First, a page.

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Focus Politics

How Safe Is It To Use WhatsApp?

Rachel Warner January 2, 2020

The prevalence of various messaging apps all over the world only struck me when I went abroad for the first time. While meeting new people at hostels around Western Europe, I very quickly learned that WhatsApp, a popular messaging app used worldwide, was the way to connect with people. Around 1.5 billion people across 180 countries communicate through WhatsApp. Whether I was in Germany or France, people frequently asked for my WhatsApp first, and never my phone number. I experienced the same thing in Japan when I made a Line account to chat with new friends. I never once thought about the security of these messaging apps. Yet, as a well-established trade-off that comes with the convenience of technology, there are always uncertainties regarding how well these messaging apps safeguard users’ data. 

In May 2019, news stories began circulating about a security breach through WhatsApp, later determined to have affected about 1400 users worldwide. WhatsApp put out an update soon after, patching up the loophole in its operating system that allowed such an attack. 

However, this update came too late for some of the affected users. In November the Facebook-owned company announced plans to sue NSO Group, an Israeli based company allegedly responsible for creating the spyware. 

NSO Group sells cybersecurity products, such as Pegasus, to both Middle Eastern and western intelligence agencies for the purpose of countering terrorism and fighting crime. They currently allege that NSO Group used WhatsApp servers to target various people including government officials, diplomats, political activists, and journalists, 121 of whom were reportedly Indian. 

Hackers used weak spots in the WhatsApp system to infect the virus, named Pegasus, into IOS, Android, and BlackBerry operating systems. It only took a phone call; one that whether answered or not could still infect a phone’s operating system. Afterward, the phone call could be promptly erased from the call history. Once Pegasus affected a phone, hackers could use it to remotely access information such as call logs, messages, emails, as well as turn on a phone’s microphone and camera.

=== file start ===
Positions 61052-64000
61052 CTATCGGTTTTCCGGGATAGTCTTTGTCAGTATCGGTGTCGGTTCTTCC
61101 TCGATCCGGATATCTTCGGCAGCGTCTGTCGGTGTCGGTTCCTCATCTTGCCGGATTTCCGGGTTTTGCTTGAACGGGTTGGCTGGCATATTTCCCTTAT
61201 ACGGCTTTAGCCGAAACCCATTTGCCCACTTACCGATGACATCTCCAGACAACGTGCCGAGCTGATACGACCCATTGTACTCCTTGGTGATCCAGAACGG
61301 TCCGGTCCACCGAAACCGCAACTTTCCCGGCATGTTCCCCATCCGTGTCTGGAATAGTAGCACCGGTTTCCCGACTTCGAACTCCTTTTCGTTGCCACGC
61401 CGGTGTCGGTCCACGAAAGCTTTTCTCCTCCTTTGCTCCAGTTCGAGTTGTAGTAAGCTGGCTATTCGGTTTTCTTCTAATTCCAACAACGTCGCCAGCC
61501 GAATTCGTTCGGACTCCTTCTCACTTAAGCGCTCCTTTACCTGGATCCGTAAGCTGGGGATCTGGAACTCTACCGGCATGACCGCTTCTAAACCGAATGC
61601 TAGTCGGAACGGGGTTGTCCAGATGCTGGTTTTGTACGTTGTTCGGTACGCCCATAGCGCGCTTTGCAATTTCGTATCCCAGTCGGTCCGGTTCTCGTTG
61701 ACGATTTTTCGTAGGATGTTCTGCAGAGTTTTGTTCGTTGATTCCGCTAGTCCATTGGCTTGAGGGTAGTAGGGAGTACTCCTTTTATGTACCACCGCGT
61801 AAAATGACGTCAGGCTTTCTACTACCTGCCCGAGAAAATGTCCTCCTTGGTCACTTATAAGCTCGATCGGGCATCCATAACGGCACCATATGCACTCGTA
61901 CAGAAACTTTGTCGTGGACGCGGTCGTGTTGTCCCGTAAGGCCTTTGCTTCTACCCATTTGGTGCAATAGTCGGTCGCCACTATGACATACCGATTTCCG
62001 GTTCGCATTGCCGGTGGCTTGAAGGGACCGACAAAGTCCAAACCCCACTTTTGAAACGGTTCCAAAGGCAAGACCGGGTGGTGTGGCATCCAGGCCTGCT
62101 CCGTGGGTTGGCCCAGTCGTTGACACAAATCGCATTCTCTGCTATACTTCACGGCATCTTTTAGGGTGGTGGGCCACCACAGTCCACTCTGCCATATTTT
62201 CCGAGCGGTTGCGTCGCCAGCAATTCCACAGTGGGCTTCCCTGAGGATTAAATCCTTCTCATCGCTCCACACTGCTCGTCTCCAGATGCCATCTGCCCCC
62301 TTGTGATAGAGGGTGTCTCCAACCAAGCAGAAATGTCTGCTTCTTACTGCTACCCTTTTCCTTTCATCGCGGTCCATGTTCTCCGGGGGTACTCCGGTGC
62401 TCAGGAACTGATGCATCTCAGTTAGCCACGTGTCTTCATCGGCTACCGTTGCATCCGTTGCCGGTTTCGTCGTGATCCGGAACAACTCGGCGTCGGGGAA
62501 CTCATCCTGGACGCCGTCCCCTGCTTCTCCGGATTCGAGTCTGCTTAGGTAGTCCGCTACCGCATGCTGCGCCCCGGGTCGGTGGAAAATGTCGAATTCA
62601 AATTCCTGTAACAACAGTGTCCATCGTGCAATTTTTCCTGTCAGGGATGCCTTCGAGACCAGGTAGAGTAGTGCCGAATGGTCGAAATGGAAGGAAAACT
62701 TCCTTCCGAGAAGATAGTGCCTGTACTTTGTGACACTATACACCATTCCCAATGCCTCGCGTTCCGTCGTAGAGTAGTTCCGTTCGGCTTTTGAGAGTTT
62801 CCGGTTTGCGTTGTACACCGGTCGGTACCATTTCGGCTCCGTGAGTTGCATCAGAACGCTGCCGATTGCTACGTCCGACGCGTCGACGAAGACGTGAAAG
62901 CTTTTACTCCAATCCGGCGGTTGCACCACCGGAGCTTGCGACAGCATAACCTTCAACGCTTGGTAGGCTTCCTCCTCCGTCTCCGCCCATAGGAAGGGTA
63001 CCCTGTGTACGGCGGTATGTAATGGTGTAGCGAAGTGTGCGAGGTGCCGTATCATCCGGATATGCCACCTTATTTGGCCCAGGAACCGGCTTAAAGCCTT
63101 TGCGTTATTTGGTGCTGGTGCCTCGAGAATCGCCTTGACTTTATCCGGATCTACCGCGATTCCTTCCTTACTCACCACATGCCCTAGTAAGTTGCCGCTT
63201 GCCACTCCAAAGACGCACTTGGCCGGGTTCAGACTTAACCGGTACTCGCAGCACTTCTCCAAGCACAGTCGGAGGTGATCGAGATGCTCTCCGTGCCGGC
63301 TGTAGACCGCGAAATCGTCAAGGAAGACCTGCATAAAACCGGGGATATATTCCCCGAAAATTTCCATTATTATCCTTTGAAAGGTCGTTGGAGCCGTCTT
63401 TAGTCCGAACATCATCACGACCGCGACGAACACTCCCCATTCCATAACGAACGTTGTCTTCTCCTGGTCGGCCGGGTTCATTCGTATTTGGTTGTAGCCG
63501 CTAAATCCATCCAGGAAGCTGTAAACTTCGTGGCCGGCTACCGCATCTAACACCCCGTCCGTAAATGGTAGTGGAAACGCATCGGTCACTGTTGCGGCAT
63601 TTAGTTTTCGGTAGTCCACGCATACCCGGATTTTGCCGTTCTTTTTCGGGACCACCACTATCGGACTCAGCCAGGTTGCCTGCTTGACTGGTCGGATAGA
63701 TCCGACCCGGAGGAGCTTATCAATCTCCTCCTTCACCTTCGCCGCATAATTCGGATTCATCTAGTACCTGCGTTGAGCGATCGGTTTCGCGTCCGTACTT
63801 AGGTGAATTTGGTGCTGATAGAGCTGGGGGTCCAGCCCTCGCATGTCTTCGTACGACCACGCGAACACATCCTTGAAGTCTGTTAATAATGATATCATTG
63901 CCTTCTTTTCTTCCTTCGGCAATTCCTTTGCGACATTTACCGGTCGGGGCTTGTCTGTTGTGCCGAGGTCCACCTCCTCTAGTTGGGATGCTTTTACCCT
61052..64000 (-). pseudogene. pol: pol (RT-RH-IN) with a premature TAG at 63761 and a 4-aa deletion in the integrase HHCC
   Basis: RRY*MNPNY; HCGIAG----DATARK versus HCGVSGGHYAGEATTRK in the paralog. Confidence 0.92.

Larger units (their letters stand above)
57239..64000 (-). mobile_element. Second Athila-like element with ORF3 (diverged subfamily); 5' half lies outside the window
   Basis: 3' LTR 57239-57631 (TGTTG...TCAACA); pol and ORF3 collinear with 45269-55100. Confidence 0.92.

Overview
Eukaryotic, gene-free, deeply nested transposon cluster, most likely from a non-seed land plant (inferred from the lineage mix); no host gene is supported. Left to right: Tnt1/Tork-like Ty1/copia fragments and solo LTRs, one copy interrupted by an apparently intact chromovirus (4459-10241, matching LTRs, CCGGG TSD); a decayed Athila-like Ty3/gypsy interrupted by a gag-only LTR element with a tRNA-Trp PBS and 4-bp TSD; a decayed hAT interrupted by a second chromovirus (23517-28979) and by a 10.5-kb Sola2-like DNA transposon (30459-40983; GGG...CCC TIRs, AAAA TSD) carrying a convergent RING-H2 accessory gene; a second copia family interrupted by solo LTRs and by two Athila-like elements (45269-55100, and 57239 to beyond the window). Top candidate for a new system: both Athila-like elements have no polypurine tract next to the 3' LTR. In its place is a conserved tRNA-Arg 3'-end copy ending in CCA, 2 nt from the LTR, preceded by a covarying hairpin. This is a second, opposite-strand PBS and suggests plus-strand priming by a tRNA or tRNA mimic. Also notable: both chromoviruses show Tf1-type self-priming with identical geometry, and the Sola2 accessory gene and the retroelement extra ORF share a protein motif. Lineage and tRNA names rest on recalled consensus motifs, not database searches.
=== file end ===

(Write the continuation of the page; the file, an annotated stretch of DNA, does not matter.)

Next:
According to the plea made by WhatsApp, NSO Group allegedly breached the contract terms of service by using the system without authorization and in a manner that harmed WhatsApp, its users, and services. The company denied these allegations and denied that it helped Israeli government agents by using Pegasus.

At this time, the exact culprits remain unknown. 

For everyday users, the question arises that whether WhatsApp adequately protects their data and information or is it vulnerable to more of such security breaches. Would deleting the app and switching to a different one mean better data protection? Not necessarily, according to some experts who told BBC that there is no reason to believe any other app would prove “any less safe” in a similar situation.

Given our growing reliance on technology and messaging apps, we need to be cognizant of the possibility of these types of attacks that can hack any one of our apps to infect devices. As people continue to sync their lives into their devices, these problems become more important to address. What steps can be taken to ensure cybersecurity when applications and software grow in sophistication, especially given their prominent use in everyday society?

Data breaches have occurred in a variety of settings; from stores like Target to banks such as Capital One. For individuals, several tips can help better protect information. 

Never leave devices unattended, utilize complex passwords, practice safe-clicking techniques on websites and links, and back up anti-virus software can all be helpful precautions to take. Though when attacks come through trusted apps, it can be difficult not to throw our hands up in exasperation. Much of it comes down to keeping our systems and apps updated while being aware that security is never entirely full-proof.